Southeast Asia was great.
Our bags went straight thru to Chicago with no problem. It felt strange being back around all the Americans. Everyone seemed so unhappy and generally pissed off. 

See ya!
Oh well, vacation is over and it’s “BACK TO LIFE, BACK TO REALITY…”

Friday, August 1, 2014

Seoul Brother --- Korea Day-12.7

OMG, on another Malaysia Airline flight from Bali to Kuala Lumpur to Phnom Penh to Korea. Four countries in a couple of days. This time we make good on our stopover in Kuala Lumpur and take the train into the city.

train into Kuala Lumpur, Malaysia
Too Rich for my blood
Petronas Twin Towers
Oh wow, this is HIGH end. We go to the Petronas Towers and it makes ‘The Magnificent Mile,’ Park Ave and Rodeo Drive look like strip malls. Every high end store I have ever seen and others that I am, evidently too poor to have even heard of. Everything is so new and modern. We have a spicy and delicious lunch and head back to the airport.

Can A Holy Man Get An Upgrade? 
This is our last Malaysian Airline flight. (Please God, get me through this. Send me a sign.)  In mid prayer three monks board the plane and sit near us—I’m not sure what this ‘sign’ means but…

Orange is the New Black

Skipping Immigration

We land safely in Phnom Penh and we get off right behind the monks. Suddenly there are people getting on their knees and bowing. No, not to us, but to one of the monks. The paparazzi are there taking his photo as he disembarks. He is swept through a special door and on to his own bus as the rest of us are funneled thru immigration, where a Khmer Rouge type immigration officer proceeds to rip us off. He asks to see the money we have from Malaysia, then he takes it all (over $20) for a $1 picture. He tells us to use the ATM behind us to pay $20 for another visa…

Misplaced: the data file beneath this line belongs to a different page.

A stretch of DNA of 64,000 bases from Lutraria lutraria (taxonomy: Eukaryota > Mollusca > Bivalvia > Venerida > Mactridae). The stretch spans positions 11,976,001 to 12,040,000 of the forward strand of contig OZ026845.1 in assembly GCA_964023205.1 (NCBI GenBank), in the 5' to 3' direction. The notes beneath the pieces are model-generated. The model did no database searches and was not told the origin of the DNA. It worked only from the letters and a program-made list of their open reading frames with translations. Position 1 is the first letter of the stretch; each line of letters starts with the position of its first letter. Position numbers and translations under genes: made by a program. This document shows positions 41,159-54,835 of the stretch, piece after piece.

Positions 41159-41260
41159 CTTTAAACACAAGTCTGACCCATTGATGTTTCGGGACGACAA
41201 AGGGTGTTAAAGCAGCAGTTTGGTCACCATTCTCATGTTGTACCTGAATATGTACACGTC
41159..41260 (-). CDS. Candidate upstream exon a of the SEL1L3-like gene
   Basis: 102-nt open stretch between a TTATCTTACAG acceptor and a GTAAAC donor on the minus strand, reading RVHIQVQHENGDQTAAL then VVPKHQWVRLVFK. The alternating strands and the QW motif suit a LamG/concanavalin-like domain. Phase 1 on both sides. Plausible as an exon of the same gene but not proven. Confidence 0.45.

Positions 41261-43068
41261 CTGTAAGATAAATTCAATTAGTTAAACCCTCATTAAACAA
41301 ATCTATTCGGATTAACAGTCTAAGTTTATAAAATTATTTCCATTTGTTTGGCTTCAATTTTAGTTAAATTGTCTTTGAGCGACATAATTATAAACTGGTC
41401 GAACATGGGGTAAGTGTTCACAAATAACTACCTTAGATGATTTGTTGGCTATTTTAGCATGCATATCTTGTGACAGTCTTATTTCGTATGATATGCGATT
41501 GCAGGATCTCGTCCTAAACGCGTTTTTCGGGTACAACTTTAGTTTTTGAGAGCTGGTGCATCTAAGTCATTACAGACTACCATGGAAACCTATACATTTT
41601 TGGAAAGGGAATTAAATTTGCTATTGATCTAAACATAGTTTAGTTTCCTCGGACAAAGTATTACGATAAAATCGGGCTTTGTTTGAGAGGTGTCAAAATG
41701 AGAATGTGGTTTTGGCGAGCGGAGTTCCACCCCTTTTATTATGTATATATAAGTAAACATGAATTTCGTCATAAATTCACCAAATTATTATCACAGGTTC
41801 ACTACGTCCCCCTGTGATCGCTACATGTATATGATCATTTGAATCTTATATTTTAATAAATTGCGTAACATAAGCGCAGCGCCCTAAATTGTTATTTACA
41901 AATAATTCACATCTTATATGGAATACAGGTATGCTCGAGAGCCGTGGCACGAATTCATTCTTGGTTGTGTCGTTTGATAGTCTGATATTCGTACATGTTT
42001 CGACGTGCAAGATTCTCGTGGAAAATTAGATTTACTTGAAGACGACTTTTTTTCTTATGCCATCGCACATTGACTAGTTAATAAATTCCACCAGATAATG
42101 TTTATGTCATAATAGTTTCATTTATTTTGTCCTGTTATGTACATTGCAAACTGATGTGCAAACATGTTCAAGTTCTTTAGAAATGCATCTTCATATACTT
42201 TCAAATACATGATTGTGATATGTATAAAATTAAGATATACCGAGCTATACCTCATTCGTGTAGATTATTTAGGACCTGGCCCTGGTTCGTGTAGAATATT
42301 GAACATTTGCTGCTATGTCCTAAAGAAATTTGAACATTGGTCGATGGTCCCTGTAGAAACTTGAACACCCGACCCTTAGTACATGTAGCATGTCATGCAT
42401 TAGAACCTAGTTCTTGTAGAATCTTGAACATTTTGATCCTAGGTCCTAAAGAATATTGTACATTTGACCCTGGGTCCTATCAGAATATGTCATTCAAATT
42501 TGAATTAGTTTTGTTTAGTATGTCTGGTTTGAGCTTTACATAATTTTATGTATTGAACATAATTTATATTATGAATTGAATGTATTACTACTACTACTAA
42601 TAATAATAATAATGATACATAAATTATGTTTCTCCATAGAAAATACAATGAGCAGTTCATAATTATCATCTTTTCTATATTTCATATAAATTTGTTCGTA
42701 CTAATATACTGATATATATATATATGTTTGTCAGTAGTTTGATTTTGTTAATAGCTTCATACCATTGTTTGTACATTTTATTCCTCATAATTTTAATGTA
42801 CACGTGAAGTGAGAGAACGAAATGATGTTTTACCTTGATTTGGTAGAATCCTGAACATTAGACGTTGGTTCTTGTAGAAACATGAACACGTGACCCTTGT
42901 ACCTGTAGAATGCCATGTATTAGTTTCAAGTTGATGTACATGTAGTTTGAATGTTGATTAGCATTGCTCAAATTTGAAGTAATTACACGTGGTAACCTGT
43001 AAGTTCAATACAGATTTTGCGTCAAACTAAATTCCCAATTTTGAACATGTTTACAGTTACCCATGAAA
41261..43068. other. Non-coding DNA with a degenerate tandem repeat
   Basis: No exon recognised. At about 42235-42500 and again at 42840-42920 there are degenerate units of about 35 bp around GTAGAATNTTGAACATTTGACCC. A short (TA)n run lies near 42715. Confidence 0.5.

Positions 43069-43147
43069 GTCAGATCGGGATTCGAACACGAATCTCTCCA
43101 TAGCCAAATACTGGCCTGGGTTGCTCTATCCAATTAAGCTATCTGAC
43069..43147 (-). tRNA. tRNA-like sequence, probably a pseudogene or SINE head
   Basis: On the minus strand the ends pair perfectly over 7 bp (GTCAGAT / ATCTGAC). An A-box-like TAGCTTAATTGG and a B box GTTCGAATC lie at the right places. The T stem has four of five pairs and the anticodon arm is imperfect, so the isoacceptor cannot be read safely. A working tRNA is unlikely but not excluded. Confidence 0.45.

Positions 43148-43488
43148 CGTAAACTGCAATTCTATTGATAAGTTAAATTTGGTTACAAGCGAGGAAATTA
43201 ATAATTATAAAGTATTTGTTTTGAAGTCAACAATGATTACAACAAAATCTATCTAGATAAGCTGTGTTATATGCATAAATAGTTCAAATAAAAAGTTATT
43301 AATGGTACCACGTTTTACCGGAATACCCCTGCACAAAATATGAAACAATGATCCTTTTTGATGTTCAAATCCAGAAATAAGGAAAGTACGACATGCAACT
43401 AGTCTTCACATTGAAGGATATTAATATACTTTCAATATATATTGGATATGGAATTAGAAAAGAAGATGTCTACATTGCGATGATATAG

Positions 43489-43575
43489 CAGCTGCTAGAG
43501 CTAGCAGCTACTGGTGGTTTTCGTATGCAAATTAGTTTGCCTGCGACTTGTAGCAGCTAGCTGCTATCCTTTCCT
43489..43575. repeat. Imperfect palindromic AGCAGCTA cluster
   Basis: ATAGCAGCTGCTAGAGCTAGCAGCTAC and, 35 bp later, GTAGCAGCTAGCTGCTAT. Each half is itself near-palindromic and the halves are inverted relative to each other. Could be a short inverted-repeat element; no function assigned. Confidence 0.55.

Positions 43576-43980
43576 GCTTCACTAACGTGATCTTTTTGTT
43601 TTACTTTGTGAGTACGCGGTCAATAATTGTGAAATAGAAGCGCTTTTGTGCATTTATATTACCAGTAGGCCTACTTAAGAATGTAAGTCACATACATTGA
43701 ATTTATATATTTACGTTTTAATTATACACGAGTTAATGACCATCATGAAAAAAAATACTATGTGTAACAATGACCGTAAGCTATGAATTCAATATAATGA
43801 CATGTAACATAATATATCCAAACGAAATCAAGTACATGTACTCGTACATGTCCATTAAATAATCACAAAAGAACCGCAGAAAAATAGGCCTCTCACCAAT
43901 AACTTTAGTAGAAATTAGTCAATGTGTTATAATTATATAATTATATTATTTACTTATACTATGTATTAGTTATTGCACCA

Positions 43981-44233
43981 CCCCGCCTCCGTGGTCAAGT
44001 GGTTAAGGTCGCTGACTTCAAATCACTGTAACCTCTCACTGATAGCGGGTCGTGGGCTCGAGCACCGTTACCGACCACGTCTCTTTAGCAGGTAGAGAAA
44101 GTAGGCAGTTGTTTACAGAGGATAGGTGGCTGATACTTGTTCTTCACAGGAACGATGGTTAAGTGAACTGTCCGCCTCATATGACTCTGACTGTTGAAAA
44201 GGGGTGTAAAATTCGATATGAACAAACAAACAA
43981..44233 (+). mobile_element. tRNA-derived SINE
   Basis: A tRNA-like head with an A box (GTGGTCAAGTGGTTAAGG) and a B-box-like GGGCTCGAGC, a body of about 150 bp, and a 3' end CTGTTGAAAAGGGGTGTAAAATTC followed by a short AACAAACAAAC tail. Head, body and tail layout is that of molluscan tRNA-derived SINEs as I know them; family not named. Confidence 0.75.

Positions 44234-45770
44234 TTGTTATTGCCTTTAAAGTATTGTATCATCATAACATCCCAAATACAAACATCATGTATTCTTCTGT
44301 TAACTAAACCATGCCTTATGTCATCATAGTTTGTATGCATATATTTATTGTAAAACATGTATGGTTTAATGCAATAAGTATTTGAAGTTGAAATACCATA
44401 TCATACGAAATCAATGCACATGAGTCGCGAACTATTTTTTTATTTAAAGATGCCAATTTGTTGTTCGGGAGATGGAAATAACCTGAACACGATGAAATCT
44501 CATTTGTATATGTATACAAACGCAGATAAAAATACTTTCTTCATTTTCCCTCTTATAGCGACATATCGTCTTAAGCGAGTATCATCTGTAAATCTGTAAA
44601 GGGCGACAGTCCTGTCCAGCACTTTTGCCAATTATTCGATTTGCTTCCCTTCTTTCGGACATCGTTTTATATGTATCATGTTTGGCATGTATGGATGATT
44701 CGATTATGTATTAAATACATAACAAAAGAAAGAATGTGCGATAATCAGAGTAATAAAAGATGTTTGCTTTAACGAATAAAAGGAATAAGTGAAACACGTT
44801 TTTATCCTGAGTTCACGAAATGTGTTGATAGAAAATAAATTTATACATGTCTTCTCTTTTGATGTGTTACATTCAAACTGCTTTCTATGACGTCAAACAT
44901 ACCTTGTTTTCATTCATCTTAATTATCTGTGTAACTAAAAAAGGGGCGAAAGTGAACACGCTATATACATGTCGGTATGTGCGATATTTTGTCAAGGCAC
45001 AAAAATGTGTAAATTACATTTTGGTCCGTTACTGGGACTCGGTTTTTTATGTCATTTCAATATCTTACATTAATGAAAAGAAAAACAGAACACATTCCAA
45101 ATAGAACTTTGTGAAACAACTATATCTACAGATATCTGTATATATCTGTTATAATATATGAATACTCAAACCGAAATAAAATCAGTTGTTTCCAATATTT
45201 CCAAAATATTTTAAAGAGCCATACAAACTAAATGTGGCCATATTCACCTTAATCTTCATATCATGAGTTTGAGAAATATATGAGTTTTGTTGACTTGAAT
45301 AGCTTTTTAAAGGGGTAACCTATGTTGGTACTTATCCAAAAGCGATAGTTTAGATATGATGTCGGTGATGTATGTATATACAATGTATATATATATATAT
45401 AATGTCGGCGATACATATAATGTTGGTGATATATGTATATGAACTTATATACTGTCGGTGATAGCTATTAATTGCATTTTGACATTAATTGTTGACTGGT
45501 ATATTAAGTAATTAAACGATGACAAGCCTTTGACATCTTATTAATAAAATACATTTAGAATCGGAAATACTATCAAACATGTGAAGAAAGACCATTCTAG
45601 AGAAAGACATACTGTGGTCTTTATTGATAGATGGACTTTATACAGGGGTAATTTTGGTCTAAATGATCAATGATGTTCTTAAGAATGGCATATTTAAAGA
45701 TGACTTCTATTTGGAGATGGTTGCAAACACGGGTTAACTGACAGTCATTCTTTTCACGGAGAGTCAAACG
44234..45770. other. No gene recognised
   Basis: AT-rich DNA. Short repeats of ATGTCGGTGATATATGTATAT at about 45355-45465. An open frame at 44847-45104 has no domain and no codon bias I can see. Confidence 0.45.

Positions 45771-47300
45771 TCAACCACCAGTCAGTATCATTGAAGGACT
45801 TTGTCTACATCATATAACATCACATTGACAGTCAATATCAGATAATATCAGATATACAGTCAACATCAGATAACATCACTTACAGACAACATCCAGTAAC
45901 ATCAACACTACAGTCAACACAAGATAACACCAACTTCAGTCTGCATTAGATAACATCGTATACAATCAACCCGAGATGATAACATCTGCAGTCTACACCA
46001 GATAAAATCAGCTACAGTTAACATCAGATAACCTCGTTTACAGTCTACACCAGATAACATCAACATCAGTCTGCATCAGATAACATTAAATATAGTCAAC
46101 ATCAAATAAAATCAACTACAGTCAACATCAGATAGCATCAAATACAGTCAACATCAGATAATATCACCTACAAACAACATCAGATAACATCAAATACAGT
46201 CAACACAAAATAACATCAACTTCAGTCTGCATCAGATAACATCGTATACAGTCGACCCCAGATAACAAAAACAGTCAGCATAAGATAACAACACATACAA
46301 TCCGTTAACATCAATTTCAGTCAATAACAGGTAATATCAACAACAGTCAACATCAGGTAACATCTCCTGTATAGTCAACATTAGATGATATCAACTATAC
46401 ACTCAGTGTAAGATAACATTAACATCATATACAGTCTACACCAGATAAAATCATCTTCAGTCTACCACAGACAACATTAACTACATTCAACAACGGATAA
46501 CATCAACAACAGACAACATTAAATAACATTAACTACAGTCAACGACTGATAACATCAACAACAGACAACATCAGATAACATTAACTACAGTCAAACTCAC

Traffic in Phnom Penh
This is our last night in Cambodia and we go to dinner with Kidist and her roommate. Later that night I start to feel sick, real sick. We figure it’s dehydration and Kidist has me chug lots of water and a little Gatorade. Unfortunately I have a 5 hour flight to Seoul, Korea in a few hours. I am so sick I’m turning green. 

BA & Spencer
Luckily Greg handles all the bags and ticketing, but when entering Korea you have to fill out a health/quarantine form. Every illness they mentioned I had—Headache? Yes.  Nausea? Yes. Sore Throat? Yes… but if I check yes they won’t let me in, so I fake it. Greg goes first and gives all the information. I am on the brink of heaving but I smile and say, “I’m with him, whatever he said.” I get thru it all and we head to the Seoul Train Station to meet my friend Spencer. I thought the train station would look like Penn Station or Union Station—wrong.  It was bright and clean, a huge new structure.

Yung Mi, Adda, Spencer & Ceilo